China’s democratic dream was snuffed out as night fell on June 3, 1989. In mid-April, thousands of idealistic university students had gathered in the heart of Beijing to mourn the passing of an admired Communist Party official who had championed liberalizing reforms. In the weeks that followed, their vigil turned into a much larger protest for greater political freedoms. Students erected a statue of foam and papier-mâché dubbed the “Goddess of Democracy” not far from the giant portrait of Chairman Mao Zedong that hangs in the square. At their peak, the sit-ins and protests drew perhaps over a million people.
But they also drew the ire and terror of a Communist Party cabal in power that feared its grip slipping. Tanks rolled in. Dissenters were gunned down. By the end of June 4, the protests had been violently dispersed, the square was cleared, the statue destroyed. No one knows how many were killed by Chinese security forces, but estimates range from the hundreds to the thousands.
“There was blood and brain matter all over the ground,” Dong Shengkun, a Beijing factory worker who spent 17 years in prison for participating in the protests, told my Washington Post colleague Anna Fifield. “There were dead people lying in the streets. Those who survived got up and helped the injured back indoors or into the alleys. . . . It was a massacre. No one could have imagined our army would do such a thing to their own people.”
Since the events at Tiananmen Square, the world has witnessed worse acts of state-sponsored violence, more brazen scenes of bloody regime-backed repression . But what happened 30 years ago in Beijing remains one of those seminal pivots in global history, the moment when the political fate of the world’s most populous nation turned in a sharp and brutal direction.
Part of what makes the memory of Tiananmen so important is the fragility of that memory itself. After a crackdown on a generation of reform-minded students and pro-democracy protesters, China’s political leadership tried to expunge the legacy of this dissent from public consciousness. They have been largely successful, ensuring references to the protests and massacres do not appear in local media, school textbooks or even Internet searches. Hundreds of millions of people in the country, to this day, have no knowledge of what happened.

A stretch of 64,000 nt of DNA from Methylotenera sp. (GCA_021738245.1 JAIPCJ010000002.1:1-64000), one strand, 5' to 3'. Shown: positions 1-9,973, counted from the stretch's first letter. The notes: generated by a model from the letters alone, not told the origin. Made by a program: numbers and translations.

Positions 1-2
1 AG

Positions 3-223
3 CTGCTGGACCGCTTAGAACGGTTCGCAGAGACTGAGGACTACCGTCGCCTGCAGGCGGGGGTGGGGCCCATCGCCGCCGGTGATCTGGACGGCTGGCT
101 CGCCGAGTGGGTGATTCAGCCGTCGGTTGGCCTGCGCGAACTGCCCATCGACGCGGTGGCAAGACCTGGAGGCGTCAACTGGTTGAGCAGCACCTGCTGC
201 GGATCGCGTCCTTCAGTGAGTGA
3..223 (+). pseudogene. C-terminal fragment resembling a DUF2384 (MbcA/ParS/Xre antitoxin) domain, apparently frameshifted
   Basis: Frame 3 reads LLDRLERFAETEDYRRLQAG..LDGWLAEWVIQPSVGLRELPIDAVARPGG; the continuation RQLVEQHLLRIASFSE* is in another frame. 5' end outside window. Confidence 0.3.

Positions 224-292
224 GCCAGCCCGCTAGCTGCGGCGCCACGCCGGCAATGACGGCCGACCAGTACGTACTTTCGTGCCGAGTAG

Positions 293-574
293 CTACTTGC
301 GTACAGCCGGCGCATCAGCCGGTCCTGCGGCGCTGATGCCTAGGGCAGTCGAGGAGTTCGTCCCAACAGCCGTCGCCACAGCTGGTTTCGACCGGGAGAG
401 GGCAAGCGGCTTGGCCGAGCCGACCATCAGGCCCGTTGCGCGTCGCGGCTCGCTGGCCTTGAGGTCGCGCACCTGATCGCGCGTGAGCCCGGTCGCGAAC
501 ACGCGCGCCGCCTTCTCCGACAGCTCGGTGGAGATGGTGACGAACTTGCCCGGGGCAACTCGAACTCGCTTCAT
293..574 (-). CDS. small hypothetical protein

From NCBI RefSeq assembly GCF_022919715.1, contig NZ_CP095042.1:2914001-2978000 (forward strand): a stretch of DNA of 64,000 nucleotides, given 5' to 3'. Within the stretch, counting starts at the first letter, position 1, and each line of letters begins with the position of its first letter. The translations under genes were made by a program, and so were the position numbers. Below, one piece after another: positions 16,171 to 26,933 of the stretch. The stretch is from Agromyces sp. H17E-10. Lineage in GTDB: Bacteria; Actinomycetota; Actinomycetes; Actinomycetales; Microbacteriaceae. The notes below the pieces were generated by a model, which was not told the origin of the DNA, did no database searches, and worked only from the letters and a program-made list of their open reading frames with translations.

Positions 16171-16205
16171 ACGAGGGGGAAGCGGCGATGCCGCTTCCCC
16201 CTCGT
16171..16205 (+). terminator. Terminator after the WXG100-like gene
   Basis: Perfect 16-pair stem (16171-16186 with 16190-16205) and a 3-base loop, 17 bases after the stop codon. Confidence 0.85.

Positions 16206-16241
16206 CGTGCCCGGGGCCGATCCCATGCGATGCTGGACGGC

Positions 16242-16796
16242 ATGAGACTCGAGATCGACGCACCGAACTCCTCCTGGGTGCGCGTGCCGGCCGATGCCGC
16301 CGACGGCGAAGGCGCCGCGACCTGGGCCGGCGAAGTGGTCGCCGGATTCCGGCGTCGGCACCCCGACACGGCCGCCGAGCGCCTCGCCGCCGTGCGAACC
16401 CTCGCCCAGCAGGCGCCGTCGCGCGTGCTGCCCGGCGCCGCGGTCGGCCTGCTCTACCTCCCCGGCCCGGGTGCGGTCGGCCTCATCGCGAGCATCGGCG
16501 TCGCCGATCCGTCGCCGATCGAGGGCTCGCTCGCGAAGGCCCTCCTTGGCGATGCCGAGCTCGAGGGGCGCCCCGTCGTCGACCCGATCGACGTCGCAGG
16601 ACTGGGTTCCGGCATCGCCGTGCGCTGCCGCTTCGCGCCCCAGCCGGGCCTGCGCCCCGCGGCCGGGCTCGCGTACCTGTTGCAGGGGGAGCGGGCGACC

To their people, the Communist Party leaders insisted that ambitious economic growth would be impossible were it not for the supreme authority of the one-party state. By the mid-1990s, the United States and its democratic allies had also accepted that Faustian bargain.
“The West’s engagement policy – based on the hope that trade and investment would bring about democratic changes in China – prevailed,” wrote Wang Dan, a Tiananmen-era student leader who now lives in exile in the United States. “But instead of instigating liberalization, Western capital fattened the pockets of the Communist Party leaders, giving them the power to prolong their rule by silencing dissent at home and expanding the country’s global clout.”
China’s current leader, President Xi Jinping, has dispelled any illusions that the ruling party would usher in any sort of democratic change. He ruthlessly purged rival party elites and extended his rule to that potentially of a lifetime presidency. The already narrow space for Chinese civil society has been squeezed; activists and nosy journalists get detained, disappeared or otherwise silenced. China’s new digital prowess means state repression is as sophisticated and robust as it has ever been, with artificial intelligence, facial recognition technologies and drones all harnessed in a 21st-century Orwellian surveillance state.